I have an autobiographical relation to the poet-scholar category. I wanted to be a poet. I went and got a PhD in English with the idea that even the TA line would be a sort of day job, and at the time they felt not quite related. My first job was as a scholar. My second, and current, job is as a creative writer. There is nothing unique about this story, so I will present it as an anecdotal example. I will in these notes just quickly attempt to enumerate the terrain which I think might explain how we have found ourselves at a panel on the poet-scholar at the MLA in 2012. I will draw no conclusions from it.
When I was applying for that first job, I thought I was entering the job market in its decline. Casual or adjunct appointments were at around thirty percent. This felt catastrophic. The general thinking was that that there was no way it could get worse. “Who would do the service?” it was often said; it would be unsustainable to go lower. But then adjunct labor was teaching fifty percent of the classes when I got this second job in 2003 as a poet, in what Mark Nowak calls the American neoliberal MFA industry. What I realize now that I couldn’t see then was that despite the massive casualization of academic labor, I was at the same time getting a job in what is looking like it might very well be an MFA bubble. When I got my first job in 1995, there were somewhere maybe around sixty-five MFA programs. In 2014, Poets and Writers had 214 programs in their database. Many of these MFA programs are clustered at tuition-dependent universities (although some state universities have begun to see these programs as good ideas because they can provide that casual labor pool). But there are next to no employment prospects for these graduates, which wouldn’t necessarily have to be a problem if not for how so many have funded their degrees through large amounts of student loans. This is why the MFA numbers look unsustainable.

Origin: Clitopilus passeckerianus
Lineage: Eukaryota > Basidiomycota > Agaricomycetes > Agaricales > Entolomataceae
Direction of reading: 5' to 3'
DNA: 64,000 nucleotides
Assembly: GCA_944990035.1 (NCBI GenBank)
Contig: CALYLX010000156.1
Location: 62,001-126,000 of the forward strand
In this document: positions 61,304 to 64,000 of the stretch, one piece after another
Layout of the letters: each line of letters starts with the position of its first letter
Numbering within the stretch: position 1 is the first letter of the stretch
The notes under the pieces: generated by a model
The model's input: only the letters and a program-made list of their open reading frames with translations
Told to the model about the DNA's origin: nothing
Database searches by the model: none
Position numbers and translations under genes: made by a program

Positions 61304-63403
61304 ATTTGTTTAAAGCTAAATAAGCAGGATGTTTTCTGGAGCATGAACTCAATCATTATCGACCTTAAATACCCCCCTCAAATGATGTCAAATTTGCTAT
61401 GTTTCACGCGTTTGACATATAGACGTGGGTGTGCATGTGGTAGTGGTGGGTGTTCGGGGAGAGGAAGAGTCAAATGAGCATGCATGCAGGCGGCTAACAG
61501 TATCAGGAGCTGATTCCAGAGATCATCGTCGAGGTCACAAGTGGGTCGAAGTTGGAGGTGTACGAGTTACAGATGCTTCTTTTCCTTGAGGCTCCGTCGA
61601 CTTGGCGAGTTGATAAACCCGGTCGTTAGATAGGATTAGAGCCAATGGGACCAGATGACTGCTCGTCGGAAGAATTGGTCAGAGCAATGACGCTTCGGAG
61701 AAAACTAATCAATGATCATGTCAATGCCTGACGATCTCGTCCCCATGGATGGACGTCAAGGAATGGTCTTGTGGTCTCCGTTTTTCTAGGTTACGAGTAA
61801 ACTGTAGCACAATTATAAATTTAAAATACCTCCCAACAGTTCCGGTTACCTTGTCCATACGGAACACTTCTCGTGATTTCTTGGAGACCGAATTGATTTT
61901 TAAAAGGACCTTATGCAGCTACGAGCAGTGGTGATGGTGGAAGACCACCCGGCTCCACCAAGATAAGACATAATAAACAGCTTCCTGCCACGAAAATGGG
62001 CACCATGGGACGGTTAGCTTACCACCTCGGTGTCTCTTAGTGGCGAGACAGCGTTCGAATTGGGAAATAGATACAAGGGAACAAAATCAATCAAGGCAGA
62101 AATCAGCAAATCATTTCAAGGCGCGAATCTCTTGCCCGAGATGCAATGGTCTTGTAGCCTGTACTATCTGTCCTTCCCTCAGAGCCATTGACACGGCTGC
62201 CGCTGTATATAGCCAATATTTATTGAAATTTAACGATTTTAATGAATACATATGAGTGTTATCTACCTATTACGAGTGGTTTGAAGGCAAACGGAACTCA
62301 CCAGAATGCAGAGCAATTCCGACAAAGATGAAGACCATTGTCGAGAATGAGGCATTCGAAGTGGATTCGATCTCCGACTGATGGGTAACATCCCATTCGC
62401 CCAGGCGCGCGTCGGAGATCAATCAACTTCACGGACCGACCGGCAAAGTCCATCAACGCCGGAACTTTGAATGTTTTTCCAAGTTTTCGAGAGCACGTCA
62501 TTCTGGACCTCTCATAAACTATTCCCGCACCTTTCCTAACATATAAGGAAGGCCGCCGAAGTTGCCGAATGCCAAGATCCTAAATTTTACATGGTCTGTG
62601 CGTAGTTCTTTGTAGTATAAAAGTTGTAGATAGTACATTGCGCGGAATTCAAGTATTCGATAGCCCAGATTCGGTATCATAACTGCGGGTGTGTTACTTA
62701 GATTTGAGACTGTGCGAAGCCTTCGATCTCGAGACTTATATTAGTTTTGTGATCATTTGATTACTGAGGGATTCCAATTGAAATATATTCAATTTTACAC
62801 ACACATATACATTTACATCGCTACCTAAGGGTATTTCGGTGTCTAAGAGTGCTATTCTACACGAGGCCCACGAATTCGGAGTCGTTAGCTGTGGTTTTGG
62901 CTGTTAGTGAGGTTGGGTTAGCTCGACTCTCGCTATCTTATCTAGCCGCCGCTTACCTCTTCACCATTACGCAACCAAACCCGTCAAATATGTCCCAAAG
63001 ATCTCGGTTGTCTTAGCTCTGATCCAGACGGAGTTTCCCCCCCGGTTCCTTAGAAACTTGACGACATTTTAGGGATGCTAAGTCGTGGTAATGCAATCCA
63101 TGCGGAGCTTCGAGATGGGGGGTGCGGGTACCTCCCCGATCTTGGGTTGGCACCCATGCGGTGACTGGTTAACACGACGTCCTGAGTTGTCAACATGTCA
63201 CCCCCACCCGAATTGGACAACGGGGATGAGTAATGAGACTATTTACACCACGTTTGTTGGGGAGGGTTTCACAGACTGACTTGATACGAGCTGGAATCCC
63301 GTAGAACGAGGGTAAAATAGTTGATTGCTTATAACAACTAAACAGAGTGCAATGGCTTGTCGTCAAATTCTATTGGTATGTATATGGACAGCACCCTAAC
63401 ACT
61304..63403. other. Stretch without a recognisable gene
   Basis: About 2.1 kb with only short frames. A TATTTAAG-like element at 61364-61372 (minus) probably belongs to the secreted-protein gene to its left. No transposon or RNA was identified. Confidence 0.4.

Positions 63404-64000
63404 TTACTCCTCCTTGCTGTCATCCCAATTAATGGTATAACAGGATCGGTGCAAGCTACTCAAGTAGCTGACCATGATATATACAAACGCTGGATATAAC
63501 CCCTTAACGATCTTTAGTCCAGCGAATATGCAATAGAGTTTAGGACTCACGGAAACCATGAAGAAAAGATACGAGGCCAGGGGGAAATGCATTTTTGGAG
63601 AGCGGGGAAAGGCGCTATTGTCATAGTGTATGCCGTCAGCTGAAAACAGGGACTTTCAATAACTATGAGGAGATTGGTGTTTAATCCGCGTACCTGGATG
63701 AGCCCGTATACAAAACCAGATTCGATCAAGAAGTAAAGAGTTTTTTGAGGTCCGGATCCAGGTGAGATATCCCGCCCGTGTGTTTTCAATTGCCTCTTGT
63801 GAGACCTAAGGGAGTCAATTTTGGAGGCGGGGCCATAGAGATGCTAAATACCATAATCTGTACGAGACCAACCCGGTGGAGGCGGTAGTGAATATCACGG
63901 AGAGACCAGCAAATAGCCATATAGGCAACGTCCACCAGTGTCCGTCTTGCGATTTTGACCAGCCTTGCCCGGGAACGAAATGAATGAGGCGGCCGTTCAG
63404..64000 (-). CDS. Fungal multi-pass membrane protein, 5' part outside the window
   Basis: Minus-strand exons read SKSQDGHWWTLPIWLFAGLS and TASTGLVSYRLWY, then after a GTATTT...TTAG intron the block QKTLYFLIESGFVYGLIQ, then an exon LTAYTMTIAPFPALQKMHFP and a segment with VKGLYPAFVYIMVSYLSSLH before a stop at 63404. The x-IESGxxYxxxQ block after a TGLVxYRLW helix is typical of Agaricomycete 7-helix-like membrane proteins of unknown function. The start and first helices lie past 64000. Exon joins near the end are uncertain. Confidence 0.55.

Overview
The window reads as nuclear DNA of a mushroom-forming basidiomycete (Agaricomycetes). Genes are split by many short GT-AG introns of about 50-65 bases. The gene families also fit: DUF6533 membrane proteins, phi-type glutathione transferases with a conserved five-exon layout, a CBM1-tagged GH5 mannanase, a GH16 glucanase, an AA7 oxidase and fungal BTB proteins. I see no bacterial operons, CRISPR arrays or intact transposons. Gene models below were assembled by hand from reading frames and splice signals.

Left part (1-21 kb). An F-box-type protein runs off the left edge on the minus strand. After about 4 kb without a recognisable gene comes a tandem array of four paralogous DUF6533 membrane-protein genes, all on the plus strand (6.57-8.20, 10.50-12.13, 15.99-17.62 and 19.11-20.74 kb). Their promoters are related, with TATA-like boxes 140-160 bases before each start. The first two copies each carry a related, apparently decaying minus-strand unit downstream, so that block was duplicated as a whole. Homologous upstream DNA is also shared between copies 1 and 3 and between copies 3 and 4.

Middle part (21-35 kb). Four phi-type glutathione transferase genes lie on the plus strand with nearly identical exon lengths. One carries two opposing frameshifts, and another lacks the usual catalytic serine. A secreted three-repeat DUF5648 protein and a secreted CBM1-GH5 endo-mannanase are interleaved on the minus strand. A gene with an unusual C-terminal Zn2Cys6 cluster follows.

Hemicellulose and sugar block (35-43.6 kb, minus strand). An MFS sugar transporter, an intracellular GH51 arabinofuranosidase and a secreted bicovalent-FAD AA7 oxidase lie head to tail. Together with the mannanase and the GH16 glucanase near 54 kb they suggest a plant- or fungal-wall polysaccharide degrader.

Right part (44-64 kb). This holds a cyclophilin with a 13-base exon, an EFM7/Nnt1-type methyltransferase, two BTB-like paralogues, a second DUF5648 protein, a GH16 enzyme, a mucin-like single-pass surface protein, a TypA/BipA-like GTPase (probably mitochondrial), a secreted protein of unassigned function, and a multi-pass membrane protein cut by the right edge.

Parallel to what is looking like an unsustainable MFA bubble is what I might call the “possible creative writing-ization” of the English major. The Department of Education did not introduce Classification of Instructional Program codes for degree completions data until 1987. But data collected since 1987 clearly shows a dramatic increase in creative writing degrees. In 1987, 468 undergraduate and 413 masters degrees were awarded in creative writing. In 2011, those numbers are over 2,500 undergraduate and 2,782 graduate degrees. This is a fairly significant rise. And these numbers probably underreport, as many undergraduate programs only offer a BA in English with a concentration in creative writing, so the undergraduate data in particular is probably only reliable as a growth trend.